Objectives: Whether people benefit from self-affirmation in overcoming resistance to health messages may depend on their level of self-esteem. However, extant theories offer rival hypotheses about the role of self-esteem. We pitted these hypotheses against each other, building on the argument that how self-esteem shapes self-affirmation effects may depend on how and when people self-affirm. Design: A 3 (Self-affirmation type: value essay, attribute scale, control task) by 2 (Timing: pre-message, post-message) plus 1 (message-only) experimental, between-subjects design. Methods: Participants (N = 422) completed a value essay, an attribute scale, a control task, or no task, either before or after reading a message about health risks of excessive drinking. Participants then completed defensiveness and message acceptance measures. Results: Self-esteem moderated self-affirmation effects across different types and timing of self-affirmation. While participants with relatively high self-esteem consistently benefited from self-affirmation, participants with relatively low self-esteem experienced adverse effects from self-affirmation. Self-affirmed participants with high self-esteem showed lower psychological discomfort, lower personal risk discounting, and higher message acceptance than unaffirmed participants, while self-affirmed participants with low self-esteem showed higher psychological discomfort, higher personal risk discounting, and lower message acceptance than unaffirmed participants. Conclusions: These findings support the proposition that self-esteem serves as affirmational resources, which implies that self-affirmation interventions to reduce defensiveness to health messages may be beneficial for people with high self-esteem but less so for people with lower self-esteem. Similar to much other self-esteem research, self-esteem was negatively skewed, which warrants caution in generalization of the findings across all levels of self-esteem.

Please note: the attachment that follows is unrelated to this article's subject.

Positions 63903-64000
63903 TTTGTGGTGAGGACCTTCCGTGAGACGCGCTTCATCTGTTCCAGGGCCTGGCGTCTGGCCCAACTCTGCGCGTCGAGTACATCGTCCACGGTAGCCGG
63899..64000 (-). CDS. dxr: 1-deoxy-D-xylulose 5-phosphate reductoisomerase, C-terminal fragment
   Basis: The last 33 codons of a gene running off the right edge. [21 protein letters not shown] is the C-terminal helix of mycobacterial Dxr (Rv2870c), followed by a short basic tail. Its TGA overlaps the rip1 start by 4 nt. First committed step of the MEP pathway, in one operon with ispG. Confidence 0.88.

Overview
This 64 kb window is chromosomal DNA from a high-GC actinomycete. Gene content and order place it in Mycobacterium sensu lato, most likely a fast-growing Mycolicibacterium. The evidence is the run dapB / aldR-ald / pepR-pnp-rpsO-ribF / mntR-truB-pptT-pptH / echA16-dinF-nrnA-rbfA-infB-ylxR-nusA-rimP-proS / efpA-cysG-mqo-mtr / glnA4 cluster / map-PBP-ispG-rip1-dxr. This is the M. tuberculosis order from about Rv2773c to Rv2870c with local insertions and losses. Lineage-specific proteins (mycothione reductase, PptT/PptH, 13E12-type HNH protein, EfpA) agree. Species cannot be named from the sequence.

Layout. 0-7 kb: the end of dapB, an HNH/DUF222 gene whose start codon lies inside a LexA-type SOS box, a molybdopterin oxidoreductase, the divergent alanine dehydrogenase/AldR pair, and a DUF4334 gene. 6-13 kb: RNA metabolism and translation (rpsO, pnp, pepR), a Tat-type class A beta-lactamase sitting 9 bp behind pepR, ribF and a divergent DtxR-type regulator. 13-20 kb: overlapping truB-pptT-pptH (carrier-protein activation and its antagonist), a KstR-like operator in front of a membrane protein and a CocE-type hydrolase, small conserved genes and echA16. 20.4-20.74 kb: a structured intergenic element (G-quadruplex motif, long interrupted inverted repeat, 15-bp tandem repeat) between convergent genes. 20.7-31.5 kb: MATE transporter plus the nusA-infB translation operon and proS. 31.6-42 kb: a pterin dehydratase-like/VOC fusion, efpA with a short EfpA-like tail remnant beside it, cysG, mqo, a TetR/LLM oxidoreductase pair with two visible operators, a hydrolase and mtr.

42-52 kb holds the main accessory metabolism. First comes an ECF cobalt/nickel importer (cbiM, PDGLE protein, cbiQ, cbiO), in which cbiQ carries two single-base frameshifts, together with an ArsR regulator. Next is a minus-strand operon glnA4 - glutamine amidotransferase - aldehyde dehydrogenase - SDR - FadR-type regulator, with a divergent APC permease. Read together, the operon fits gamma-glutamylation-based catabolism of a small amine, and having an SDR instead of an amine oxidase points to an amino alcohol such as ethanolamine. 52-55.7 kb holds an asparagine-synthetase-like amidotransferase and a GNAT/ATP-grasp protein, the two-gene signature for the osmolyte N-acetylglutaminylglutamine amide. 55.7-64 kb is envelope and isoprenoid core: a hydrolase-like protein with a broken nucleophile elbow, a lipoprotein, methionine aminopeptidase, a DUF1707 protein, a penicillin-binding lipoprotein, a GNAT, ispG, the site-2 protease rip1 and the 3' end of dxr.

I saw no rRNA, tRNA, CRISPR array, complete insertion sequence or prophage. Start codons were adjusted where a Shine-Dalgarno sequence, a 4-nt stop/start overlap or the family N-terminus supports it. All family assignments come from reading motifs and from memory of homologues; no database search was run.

Bibliographical noteFunding Information:
Data collection was supported by the University of Minnesota Hubbard School of Journalism and Mass Communication Ralph D. Casey Dissertation Award and the University of Minnesota Doctoral Dissertation Fellowship to the first author.
© 2021 The British Psychological Society
- defensive responses
- health message
PubMed: MeSH publication types
- Journal Article